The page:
Black and White Checkerboard pattern tile, typically set in a diamond pattern, is most commonly known as a “Harlequin” Pattern in design circles and has been around forever — literally. The pattern has been noted to date back as early as 1500 B.C., and has been found on relics, artifacts and even Egyptian Hieroglyphics. The Harlequin pattern has been a staple throughout Europe for centuries, most notably on the landing of the Queens staircase at Versailles (shown here below). Ironically, what is old is new again, as there has been no slow down in the patterns popularity today. We are seeing the checkerboard pattern used in both formal and casual applications as it offers an unexpected chic elegance that can transform almost any room into timeless spaces.

The most common material used in the formal, classic version of the Harlequin pattern is a mix of Nero Marquina and Carrara Marbles set in a diamond pattern, which gives a beautiful sense of formality and grandeur. There are many examples of this classic pattern lending itself to more modern homes in hallways, formal foyers/entryways, kitchens, bathrooms, laundry rooms and pantries – as you can see, it works well in all spaces.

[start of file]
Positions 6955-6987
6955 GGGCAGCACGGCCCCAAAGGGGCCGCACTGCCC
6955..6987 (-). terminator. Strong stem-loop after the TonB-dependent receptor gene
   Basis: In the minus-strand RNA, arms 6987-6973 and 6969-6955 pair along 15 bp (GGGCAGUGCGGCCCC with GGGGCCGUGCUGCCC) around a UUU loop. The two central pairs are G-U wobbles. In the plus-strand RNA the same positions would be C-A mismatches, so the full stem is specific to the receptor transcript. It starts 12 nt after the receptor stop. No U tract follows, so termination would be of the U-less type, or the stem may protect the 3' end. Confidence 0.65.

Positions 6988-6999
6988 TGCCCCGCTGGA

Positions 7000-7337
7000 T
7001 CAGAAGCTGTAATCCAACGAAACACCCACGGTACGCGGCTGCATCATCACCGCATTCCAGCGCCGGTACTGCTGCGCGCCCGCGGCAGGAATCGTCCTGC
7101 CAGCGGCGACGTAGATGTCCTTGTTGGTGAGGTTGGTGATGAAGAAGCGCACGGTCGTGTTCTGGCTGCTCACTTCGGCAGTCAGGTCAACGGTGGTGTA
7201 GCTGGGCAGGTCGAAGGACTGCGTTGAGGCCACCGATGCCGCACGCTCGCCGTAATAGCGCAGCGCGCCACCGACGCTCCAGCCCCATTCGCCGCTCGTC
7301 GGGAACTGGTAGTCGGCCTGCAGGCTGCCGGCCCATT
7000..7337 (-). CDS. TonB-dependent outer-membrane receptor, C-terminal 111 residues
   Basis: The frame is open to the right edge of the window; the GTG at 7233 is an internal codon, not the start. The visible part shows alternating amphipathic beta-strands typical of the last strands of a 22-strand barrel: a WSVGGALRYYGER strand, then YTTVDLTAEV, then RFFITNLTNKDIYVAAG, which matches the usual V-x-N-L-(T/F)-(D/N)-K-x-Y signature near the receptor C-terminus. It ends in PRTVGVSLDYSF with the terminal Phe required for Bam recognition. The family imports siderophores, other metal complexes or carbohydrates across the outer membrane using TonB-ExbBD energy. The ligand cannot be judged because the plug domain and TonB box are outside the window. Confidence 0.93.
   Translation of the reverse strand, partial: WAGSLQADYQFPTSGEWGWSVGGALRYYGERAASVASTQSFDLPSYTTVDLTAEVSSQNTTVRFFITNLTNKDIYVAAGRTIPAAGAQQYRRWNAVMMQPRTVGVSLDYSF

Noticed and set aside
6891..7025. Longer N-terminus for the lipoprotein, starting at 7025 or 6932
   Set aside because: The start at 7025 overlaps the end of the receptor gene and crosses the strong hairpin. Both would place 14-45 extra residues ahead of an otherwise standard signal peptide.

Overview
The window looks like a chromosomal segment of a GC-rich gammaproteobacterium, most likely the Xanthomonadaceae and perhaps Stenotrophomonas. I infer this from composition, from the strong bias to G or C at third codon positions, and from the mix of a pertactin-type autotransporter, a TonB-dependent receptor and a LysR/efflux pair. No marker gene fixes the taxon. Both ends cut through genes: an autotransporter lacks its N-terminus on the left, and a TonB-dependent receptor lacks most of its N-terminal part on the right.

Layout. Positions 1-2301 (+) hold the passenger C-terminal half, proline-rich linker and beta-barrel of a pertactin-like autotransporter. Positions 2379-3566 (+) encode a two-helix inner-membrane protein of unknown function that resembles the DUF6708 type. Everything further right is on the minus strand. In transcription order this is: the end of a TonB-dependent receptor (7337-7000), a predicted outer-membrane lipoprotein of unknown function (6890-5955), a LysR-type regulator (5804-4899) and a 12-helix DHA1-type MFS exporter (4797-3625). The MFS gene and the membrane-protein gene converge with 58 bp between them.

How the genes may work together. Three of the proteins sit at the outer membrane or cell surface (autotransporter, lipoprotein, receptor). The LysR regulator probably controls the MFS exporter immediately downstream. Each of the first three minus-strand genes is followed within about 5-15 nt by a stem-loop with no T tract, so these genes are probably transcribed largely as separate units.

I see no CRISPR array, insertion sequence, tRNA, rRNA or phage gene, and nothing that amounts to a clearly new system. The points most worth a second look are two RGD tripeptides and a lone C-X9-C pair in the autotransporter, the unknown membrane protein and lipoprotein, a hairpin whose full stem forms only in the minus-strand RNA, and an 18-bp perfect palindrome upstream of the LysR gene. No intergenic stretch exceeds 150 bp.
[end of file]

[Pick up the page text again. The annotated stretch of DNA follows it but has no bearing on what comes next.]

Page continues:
From formality came an entirely new mid Century movement for the Checkerboard pattern — a version made from linoleum found in diners and kitchens around the U.S. for many years. Today’s diners will typically replicate the checkerboard look for a more authentic old school diner feel.

The checkerboard pattern has morphed into a style spectrum that no longer limits us to either super formal looks or kitchy designs. It now spans from elegant and sophisticated bold statements to more soft versions in new/different color pallets, and materials such as porcelain, cement and even painted wood options.

If you find checkered floors as charming as we do, yet crave a more subtle take on the style, create a spin on the classic by utilizing one of these more subtle colors such as the natural greys and whites, tan and whites or mix with warm woods and metals in your furniture, cabinetry finishes and fixtures.